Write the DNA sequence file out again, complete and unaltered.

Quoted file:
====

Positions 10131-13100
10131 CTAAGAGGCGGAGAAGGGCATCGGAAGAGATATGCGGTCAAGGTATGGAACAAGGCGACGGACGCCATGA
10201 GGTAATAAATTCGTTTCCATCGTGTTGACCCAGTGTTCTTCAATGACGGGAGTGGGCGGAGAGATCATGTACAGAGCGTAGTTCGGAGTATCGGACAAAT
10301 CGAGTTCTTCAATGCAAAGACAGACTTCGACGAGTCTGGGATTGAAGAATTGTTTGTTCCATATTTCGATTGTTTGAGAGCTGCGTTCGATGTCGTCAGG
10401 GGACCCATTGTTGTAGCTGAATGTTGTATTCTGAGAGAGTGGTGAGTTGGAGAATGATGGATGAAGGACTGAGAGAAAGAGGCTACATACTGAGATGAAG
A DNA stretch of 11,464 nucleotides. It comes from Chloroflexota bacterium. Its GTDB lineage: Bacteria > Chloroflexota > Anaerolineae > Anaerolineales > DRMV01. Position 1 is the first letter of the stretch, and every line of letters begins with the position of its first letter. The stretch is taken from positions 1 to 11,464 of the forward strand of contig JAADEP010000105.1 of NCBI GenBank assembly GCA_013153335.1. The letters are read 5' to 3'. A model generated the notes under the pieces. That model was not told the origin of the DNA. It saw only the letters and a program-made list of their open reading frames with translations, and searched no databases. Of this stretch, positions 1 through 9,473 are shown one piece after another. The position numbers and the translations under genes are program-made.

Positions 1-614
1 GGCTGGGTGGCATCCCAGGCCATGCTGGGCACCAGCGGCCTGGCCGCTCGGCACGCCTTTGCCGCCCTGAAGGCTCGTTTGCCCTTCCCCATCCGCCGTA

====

Positions 10131-13100
10131 CTAAGAGGCGGAGAAGGGCATCGGAAGAGATATGCGGTCAAGGTATGGAACAAGGCGACGGACGCCATGA
10201 GGTAATAAATTCGTTTCCATCGTGTTGACCCAGTGTTCTTCAATGACGGGAGTGGGCGGAGAGATCATGTACAGAGCGTAGTTCGGAGTATCGGACAAAT
10301 CGAGTTCTTCAATGCAAAGACAGACTTCGACGAGTCTGGGATTGAAGAATTGTTTGTTCCATATTTCGATTGTTTGAGAGCTGCGTTCGATGTCGTCAGG
10401 GGACCCATTGTTGTAGCTGAATGTTGTATTCTGAGAGAGTGGTGAGTTGGAGAATGATGGATGAAGGACTGAGAGAAAGAGGCTACATACTGAGATGAAG
A DNA stretch of 11,464 nucleotides. It comes from Chloroflexota bacterium. Its GTDB lineage: Bacteria > Chloroflexota > Anaerolineae > Anaerolineales > DRMV01. Position 1 is the first letter of the stretch, and every line of letters begins with the position of its first letter. The stretch is taken from positions 1 to 11,464 of the forward strand of contig JAADEP010000105.1 of NCBI GenBank assembly GCA_013153335.1. The letters are read 5' to 3'. A model generated the notes under the pieces. That model was not told the origin of the DNA. It saw only the letters and a program-made list of their open reading frames with translations, and searched no databases. Of this stretch, positions 1 through 9,473 are shown one piece after another. The position numbers and the translations under genes are program-made.

Positions 1-614
1 GGCTGGGTGGCATCCCAGGCCATGCTGGGCACCAGCGGCCTGGCCGCTCGGCACGCCTTTGCCGCCCTGAAGGCTCGTTTGCCCTTCCCCATCCGCCGTA